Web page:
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Sprinkles, rock candy and a cherry on top at MOIC

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The word jumble magnetic wall is among the fun attractions at the new Museum of Ice Cream in San Francisco. (Jessica Christian/S.F. Examiner)

Cowboy Cookie Dough Chris welcomed visitors Thursday at the press preview of the new, very pink Museum of Ice Cream in San Francisco with the query: “What’s your favorite?” and everyone shared: Mint chip, pistachio, coffee, pralines and cream.

The completely renovated building at 1 Grant Ave., formerly an Armani store and a bank before that, has been transformed into a fantasy forum Willy Wonka would envy — with a gummy bear garden, rock candy cave and “signature” swimming pool filled with sprinkles.

Others are clamoring, too. Tickets, which cost $38 online, are sold out through October; a new batch, being released today, cover dates through mid-February, publicist Devan Pucci said.

After one of the pink-clad guides showed off a real vault with a pink-painted handle and called the museum a place where “flavors are mysteries, toppings are toys and sprinkles make the world go round,” patrons toured the rooms.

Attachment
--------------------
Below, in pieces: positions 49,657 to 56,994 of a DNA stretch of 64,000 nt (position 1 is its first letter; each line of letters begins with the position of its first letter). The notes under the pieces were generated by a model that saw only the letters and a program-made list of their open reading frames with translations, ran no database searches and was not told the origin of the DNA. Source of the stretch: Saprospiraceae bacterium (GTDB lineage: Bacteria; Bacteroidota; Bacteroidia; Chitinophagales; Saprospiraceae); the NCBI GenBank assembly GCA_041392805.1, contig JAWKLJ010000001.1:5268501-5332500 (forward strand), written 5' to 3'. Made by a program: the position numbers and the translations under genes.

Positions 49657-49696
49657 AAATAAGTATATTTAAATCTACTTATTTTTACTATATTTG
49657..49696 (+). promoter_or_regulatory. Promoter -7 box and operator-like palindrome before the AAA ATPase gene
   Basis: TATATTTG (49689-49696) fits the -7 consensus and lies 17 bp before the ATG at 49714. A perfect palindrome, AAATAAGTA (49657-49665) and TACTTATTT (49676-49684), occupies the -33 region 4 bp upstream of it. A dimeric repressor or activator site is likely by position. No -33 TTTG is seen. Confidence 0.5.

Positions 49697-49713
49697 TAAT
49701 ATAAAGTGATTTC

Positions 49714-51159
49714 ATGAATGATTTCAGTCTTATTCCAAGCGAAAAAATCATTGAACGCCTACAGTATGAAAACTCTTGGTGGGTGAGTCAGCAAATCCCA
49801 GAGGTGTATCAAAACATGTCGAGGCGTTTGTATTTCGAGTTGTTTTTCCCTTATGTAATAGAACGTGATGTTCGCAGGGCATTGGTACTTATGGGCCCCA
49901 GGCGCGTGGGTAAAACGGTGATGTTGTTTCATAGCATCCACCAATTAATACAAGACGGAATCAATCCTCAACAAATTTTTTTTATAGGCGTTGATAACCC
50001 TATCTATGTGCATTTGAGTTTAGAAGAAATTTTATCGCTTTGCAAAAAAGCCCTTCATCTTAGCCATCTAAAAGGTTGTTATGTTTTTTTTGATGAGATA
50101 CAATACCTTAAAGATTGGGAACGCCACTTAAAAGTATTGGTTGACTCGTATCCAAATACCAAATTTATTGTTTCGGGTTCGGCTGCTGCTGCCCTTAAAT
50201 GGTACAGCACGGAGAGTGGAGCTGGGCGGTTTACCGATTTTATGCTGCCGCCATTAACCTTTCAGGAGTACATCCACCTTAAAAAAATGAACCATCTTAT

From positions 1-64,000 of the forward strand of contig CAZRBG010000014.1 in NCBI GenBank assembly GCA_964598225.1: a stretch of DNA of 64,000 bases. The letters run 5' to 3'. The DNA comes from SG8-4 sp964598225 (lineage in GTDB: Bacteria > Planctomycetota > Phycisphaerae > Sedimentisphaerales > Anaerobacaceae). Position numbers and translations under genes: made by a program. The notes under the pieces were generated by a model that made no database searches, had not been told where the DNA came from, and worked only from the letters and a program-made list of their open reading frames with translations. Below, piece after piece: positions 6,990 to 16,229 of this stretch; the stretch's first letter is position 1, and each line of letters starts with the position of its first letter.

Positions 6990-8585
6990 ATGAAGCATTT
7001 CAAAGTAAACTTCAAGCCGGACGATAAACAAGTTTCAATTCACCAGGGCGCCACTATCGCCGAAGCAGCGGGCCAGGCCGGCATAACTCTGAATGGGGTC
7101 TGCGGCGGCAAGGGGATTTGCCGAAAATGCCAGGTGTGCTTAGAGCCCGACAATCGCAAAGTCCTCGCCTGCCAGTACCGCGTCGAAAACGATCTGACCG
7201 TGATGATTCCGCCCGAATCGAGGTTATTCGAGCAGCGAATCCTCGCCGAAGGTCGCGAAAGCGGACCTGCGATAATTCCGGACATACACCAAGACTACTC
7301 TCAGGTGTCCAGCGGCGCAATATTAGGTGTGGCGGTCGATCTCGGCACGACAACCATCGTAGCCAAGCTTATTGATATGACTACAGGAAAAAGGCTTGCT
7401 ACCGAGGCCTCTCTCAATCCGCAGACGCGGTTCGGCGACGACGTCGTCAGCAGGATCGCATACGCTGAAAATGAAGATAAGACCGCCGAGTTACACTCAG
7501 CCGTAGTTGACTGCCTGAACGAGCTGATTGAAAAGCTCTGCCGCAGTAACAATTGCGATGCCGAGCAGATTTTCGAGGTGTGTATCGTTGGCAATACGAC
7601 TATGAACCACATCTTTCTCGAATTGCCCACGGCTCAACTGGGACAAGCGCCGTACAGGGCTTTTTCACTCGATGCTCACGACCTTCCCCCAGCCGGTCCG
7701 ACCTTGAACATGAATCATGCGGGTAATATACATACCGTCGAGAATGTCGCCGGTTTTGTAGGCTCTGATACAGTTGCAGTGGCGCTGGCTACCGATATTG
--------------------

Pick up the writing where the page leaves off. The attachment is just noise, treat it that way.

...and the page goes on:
In one, Bubblegum Brandon scooped strawberry snap sundaes, featuring an exclusive BiRite flavor with crumbled ginger cookies. Another room had a carnival-style ring toss game, with whipped cream canisters instead of bottles.

In the “Make A Statement” room, folks answered “What do you scream for?” with colorful letter magnets on white walls.

Gigantic hanging cherries interspersed with clouds filled a room ideal for photo opps; so was the “ice cream truck pick” room, with its play-structure sized orange Push-Up bars and fetching wallpaper design showcasing Bomb Pops, Nutty Buddies and more.

Museum co-founder Manish Vora described the museum’s success in New York (where there was a wait list of 200,000 after 45 days): “We hit a nerve, we saw the enthusiasm, the joy. It was beyond our wildest imagination.”

The nearby rainbow room is exclusive to San Francisco. It was next to the unicorn room, where swirled soft-serve mini-cones made of “unicorn milk” were offered.

Co-founder Maryellis Bunn, the artistic and economic brainchild of the museum and self-proclaimed ice cream maniac whose favorite flavor is vanilla (for its purity), was on hand for the festivities.

“I have the most satisfying job,” she said.

The designer, originally from Southern California, says her first idea for the museum was the sprinkle pool. She thought of it because she lived near the ocean and always wanted to swim in a sea of sprinkles.

Noticing one patron wearing a necklace with Mickey Mouse, she said Walt Disney has inspired her. The influence is notable.

The visit to MOIC feels like a stop at one of the happiest places around, like a Disney park for the 21st century.


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